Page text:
The criteria for the renovation settled on:  

  • Significantly improve energy efficiency through:
    • Window type, size and orientation for natural light, performance and cross flow ventilation
    • Thermal mass
    • Insulation in floors, walls and ceilings
  • Good indoor/outdoor flow – connecting living areas with gardens
  • Recycled materials, starting with retaining and reusing what we could on-site
  • Low maintenance materials and design
  • Efficient use of spaces 
  • Footprint of main house on one title with garage for future proofing     

We worked closely with our builder (and friend Mark Steel) from the beginning, to design a renovation that would practically and economically realise our vision. Mark had built the garage and bathroom renovation in 2014. We were really happy with the result and our friendship had survived. So after some honest discussions to ensure we were on the same page, we ventured forward together. This proved to be one of our best decisions. 

We packed up the house in January 2020 and moved out ready for the unpeeling to begin with a bang at the start of February. While packing I found my year 9 graphics assignment on energy efficient housing – as I said the passion has been around for a long time.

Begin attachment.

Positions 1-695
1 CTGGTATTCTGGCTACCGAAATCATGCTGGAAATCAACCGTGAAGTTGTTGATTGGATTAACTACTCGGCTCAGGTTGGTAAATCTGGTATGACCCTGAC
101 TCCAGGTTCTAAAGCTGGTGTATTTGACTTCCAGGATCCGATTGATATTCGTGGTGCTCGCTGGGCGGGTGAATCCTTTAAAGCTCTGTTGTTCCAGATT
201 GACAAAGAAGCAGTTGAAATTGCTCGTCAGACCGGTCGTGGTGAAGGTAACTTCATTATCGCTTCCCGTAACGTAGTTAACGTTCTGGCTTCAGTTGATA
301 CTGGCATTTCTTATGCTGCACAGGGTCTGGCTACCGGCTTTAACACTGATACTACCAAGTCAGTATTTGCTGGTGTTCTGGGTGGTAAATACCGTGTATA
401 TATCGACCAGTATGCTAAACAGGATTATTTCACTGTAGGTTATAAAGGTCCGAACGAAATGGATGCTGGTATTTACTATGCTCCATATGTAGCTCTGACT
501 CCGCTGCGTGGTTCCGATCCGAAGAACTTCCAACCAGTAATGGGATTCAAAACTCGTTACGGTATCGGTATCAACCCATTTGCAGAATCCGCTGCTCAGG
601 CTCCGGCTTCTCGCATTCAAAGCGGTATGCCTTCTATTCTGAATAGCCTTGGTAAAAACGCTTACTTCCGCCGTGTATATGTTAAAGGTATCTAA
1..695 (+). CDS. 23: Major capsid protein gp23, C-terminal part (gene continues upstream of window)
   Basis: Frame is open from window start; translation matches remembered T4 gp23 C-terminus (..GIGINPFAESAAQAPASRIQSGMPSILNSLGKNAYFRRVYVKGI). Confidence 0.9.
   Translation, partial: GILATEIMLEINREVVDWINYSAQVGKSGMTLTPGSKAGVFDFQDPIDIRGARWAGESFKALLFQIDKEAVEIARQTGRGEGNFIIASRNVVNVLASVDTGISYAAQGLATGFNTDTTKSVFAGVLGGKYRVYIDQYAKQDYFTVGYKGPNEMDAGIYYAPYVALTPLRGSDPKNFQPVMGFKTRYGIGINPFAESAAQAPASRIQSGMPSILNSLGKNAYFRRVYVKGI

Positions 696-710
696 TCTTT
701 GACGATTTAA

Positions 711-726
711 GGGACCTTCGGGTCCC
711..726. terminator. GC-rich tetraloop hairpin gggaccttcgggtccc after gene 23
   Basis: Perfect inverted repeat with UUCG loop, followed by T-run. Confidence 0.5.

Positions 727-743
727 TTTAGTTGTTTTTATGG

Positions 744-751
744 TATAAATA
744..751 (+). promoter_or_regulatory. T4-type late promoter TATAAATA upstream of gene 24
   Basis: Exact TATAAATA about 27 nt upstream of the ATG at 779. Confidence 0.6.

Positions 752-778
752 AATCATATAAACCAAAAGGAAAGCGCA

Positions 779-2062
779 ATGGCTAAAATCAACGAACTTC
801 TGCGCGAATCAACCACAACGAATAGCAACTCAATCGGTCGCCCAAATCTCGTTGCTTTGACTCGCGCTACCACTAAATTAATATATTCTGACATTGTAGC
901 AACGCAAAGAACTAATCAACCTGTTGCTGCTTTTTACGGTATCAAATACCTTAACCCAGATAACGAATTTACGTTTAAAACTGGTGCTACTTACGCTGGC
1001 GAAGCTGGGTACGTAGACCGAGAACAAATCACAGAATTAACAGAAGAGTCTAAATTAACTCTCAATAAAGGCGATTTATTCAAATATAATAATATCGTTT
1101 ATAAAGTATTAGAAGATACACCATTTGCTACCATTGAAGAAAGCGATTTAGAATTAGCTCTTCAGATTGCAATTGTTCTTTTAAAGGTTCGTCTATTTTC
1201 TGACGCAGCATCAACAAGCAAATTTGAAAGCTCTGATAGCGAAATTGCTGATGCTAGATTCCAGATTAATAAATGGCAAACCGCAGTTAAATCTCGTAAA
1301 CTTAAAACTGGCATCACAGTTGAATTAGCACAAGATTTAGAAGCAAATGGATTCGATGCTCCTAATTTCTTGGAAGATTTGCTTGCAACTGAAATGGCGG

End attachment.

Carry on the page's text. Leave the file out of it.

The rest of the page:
David discovered Facebook marketplace as the peel back of the house began and managed to sell all the old surplus windows and much more – we quickly discovered that one person’s trash is definitely another person’s treasure. 

As the pandemic lockdowns hit, Mark quickly ordered materials ahead to minimise delays. With our consulting work slowing down, David was able to be on site most days – cleaning up, sorting waste for recycling, rearranging the decking, cleaning bricks, gardening, building a new chook house with leftover materials, sanding the office floor and did I mention more gardening! While David hasn’t decided on a career change into the building industry, he loved the challenge and ownership of being a hands-on part of the renovation and has been able to expand his beloved garden, including creating three new seasonal vegie patches.